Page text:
Stalin was denounced by Khrushchev in his speech On the Personality Cult and its Consequences, delivered at the closed session of the 20th Party Congress, behind closed doors, after midnight on February 25, 1956. In this speech, Khrushchev described the damages done by Stalin's personality cult, and the repressions, known as Great Purges that killed millions and traumatized all people in the Soviet Union.[3] After the delivery of the speech, it was officially disseminated in a shorter form among members of the Soviet Communist Party across the USSR starting March 5, 1956.[4][5]

Millions of Soviet political prisoners were released from Gulag labor camps, due to Khrushchev's policy of de-Stalinization[6] of Soviet life. Under Khrushchev's rule the number of prisoners in the Soviet Union was decreased from 13 million to 5 million people, so eight million people were freed. Then Khrushchev initiated a wave of rehabilitations that officially restored the reputations of many millions of innocent victims, who were killed or imprisoned in the Great Purges under Stalin. Further, tentative moves were made through official and unofficial channels to relax restrictions on freedom of speech that had been held over from the rule of Stalin.[1]

Openness and liberalization in the Thaw

After 1953, Soviet society enjoyed a series of cultural and sports events and entertainment on an unprecedented scale, such as the first Spartakiad, as well as several innovative film comedies, such as The Carnival Night, and several popular music festivals. Some classical musicians, filmmakers and ballet stars were allowed to make appearances outside the Soviet Union in order to better represent its culture and society to the world.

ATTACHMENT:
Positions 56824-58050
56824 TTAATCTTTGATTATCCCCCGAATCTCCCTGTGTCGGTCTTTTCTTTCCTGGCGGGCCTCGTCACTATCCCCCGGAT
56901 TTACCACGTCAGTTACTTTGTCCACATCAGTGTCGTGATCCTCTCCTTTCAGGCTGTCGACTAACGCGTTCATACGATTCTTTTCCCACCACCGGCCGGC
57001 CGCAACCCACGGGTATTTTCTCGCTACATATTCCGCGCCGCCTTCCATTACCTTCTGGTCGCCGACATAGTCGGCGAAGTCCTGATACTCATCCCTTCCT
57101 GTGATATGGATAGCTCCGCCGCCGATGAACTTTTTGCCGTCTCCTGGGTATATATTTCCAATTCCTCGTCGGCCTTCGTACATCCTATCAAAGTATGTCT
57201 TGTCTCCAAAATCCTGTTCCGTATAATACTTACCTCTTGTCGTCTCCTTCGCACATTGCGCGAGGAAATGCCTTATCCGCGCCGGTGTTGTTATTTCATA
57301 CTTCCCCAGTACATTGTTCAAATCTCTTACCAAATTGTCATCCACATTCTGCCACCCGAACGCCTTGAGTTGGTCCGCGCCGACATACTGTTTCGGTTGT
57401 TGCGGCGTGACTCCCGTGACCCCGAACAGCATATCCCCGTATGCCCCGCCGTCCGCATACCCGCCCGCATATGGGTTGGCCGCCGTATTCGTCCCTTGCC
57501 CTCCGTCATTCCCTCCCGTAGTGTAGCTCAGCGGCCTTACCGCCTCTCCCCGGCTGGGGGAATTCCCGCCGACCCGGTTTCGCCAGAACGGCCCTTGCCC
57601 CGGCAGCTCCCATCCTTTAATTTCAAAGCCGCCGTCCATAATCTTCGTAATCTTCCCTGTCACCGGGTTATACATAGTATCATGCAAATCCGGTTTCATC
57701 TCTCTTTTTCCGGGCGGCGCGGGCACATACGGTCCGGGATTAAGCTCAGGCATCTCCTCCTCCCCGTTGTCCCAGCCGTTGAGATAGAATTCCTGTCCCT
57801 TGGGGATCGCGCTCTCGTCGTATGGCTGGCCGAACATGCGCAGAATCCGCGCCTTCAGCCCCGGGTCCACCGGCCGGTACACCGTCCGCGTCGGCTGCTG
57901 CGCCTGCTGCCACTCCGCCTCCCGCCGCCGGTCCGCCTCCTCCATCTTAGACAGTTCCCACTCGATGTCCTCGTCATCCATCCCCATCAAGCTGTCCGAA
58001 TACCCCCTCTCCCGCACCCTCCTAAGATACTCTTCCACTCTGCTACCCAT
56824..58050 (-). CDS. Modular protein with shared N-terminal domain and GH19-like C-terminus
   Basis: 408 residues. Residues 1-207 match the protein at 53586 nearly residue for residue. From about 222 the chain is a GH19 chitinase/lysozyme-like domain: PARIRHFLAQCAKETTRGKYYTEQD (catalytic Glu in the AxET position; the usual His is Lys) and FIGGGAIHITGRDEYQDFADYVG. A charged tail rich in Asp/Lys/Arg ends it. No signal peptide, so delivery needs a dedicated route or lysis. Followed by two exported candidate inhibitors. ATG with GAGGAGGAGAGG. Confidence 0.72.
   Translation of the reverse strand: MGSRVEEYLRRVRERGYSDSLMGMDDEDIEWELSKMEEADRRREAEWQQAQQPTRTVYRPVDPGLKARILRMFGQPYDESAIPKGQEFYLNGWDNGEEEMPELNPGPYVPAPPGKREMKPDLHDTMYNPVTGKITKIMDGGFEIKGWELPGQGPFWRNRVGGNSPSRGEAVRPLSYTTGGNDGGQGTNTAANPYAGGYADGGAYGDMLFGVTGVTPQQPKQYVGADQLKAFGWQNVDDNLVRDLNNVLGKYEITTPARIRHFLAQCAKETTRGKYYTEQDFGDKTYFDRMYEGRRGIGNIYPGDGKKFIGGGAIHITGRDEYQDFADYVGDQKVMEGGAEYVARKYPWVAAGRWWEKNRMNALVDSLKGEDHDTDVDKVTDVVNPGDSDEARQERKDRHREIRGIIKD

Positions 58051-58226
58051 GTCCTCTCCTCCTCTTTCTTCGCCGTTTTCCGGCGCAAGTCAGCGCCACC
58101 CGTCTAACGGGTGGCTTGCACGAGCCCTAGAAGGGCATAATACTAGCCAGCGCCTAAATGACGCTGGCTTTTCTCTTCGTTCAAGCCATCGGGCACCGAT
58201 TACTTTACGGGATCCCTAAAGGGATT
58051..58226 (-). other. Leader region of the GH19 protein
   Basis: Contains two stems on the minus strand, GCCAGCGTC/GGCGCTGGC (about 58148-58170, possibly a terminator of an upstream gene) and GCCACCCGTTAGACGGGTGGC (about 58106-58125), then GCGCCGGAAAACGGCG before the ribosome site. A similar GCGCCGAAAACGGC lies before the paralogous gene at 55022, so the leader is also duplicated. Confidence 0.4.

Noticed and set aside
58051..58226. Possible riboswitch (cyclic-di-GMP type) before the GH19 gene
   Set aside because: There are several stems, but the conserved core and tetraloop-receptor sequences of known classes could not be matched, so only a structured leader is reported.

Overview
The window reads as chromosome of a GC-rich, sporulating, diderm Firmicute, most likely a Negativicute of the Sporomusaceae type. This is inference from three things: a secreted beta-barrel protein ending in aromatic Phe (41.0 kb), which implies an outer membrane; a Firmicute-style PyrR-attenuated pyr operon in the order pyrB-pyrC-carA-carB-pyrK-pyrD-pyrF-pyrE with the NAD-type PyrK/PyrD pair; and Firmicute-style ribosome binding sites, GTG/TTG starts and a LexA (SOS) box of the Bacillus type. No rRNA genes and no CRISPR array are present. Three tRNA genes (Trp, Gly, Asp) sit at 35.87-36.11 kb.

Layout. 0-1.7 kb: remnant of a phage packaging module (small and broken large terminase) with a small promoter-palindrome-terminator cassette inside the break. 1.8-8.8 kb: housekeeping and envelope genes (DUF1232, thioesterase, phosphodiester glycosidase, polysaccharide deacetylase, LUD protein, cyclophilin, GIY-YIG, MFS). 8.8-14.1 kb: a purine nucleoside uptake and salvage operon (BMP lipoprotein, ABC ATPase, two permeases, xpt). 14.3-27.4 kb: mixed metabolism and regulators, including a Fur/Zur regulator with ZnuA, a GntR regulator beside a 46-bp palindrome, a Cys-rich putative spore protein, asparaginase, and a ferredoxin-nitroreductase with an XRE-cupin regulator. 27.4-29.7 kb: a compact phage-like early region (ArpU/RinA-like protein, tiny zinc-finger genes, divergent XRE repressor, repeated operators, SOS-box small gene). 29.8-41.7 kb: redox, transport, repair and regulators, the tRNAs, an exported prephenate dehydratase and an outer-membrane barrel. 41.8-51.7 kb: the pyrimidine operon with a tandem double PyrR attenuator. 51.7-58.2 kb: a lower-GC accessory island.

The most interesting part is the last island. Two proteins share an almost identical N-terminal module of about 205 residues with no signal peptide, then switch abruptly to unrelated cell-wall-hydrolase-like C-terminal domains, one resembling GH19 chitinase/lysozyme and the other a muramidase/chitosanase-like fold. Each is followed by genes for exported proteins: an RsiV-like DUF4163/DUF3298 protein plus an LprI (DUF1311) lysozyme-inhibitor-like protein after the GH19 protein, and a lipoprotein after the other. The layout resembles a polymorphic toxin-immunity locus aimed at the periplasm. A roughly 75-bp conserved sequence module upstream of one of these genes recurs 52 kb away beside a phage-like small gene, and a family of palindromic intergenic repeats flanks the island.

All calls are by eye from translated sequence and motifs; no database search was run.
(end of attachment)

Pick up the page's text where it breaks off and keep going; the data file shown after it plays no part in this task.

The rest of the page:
In the summer of 1956, just a few months after Khrushchev's secret speech, Moscow became the center of the first Spartakiada of the Peoples of the USSR. The event was made pompous and loud in the Soviet style: Moscow hosted large sports teams and groups of fans in national costumes who came from all republics of the USSR. Khrushchev used the event to accentuate his new political and social goals, and to show himself as a new leader who was completely different from Stalin.[1]

In July 1957, the 6th World Festival of Youth and Students (Russian: Всемирный фестиваль молодёжи и студентов) was held in Moscow. This became possible after the bold political changes initiated by Khrushchev. It was the first World Festival of Youth and Students held in Soviet Russia, which was opening its doors for the first time to the world. The festival attracted 34,000 people from 130 countries.

In 1958, the first International Tchaikovsky Competition was held in Moscow. The winner was American pianist Van Cliburn, who created a sensation with his performances of Russian music. Khrushchev personally approved giving the top award to the American musician.[1]